This shouldn’t be any different for a virtual appeal. Just as you would do with a major donor offline, make your e-appeal to an individual donor as personal as possible. Develop personas for your smaller donors and segment your appeals in such a way that lets you tell your story by speaking to their interests. Send them content and updates on the programs you know they care about or are interested in to set the stage for future appeals. This does not mean you have to restrict your fundraising efforts to the issue the donor cares most about; it just means you need to think of how you’re telling your story to appeal to their specific interest in the work you do.
3. Cultivate Before You Ask and Steward Before You Ask Again
You would never ask a major gift prospect to give you $100,000 right after you shake their hand..You first want to bring the prospect more into the fold of your organization, educate them on the work you do, and brief them specifically about the project or initiative you would like for them to support. The same is true with stewarding major donors. Right after a major donor pledges $100,000, you don’t turn around a month later and ask for another $100,000 gift. The reason for that is you know you need to properly thank the donor, celebrate their generosity, and most importantly demonstrate the impact of their gift.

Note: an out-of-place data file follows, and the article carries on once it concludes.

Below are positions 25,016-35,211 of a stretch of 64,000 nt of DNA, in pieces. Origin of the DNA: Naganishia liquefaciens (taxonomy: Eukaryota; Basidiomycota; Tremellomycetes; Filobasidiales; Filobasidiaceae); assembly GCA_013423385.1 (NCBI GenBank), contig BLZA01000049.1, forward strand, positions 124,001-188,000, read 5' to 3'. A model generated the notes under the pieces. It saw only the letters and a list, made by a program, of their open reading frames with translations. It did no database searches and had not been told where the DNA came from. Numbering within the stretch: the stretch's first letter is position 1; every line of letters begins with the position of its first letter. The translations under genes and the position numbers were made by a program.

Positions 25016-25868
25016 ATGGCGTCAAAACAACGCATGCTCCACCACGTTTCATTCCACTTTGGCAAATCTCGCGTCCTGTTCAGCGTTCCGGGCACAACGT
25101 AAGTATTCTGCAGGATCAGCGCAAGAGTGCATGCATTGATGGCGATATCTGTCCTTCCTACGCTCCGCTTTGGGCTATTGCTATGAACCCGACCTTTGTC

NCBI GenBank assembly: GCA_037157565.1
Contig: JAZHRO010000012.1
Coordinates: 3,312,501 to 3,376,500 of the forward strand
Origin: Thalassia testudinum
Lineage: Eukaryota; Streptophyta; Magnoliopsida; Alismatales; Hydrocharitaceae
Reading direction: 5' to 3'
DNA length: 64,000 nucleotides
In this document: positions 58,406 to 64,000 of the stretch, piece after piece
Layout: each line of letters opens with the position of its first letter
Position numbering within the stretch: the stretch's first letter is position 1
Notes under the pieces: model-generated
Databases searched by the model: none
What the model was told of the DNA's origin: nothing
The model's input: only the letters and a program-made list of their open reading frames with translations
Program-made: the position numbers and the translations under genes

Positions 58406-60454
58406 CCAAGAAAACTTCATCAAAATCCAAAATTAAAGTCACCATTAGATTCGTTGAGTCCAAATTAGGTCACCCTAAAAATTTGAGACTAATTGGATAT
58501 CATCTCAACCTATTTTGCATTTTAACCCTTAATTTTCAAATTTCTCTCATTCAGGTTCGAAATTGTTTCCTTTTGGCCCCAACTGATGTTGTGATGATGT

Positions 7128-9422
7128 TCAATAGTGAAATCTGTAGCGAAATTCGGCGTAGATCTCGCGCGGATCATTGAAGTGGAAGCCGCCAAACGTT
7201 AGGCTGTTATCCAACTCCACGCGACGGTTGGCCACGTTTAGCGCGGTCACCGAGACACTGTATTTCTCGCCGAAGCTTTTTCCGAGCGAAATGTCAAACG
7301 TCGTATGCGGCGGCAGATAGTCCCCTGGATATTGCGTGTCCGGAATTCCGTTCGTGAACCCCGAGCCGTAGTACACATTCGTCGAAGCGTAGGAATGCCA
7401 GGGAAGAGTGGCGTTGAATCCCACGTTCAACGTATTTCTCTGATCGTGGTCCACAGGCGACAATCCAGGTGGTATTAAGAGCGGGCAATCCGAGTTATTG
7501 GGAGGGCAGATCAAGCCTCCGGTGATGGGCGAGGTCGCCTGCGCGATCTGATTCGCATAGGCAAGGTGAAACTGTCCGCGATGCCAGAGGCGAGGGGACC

Nonprofits often get new email addresses from website traffic, an event, or via a peer-to-peer fundraising campaign and immediately throw them into their general email list. That list has everything on it: newsletter updates, special announcements, and appeals. Just like the major donor example above, someone who is brand new to your organization probably isn’t ready to support you with a donation. They first need to be educated on the work you do and engaged so they start to feel like part of your community.
The same is true with stewarding online donors. The number one way to get someone to unsubscribe to your emails or to stop opening them is by over asking. Before you ask a donor to give again make sure you have sufficiently thanked them for their gift and demonstrated the impact of their previous investment. Just as in major gifts, if you do this well you’re more likely to get them to give again. Ignore these important steps and you risk losing a potential lifelong donor.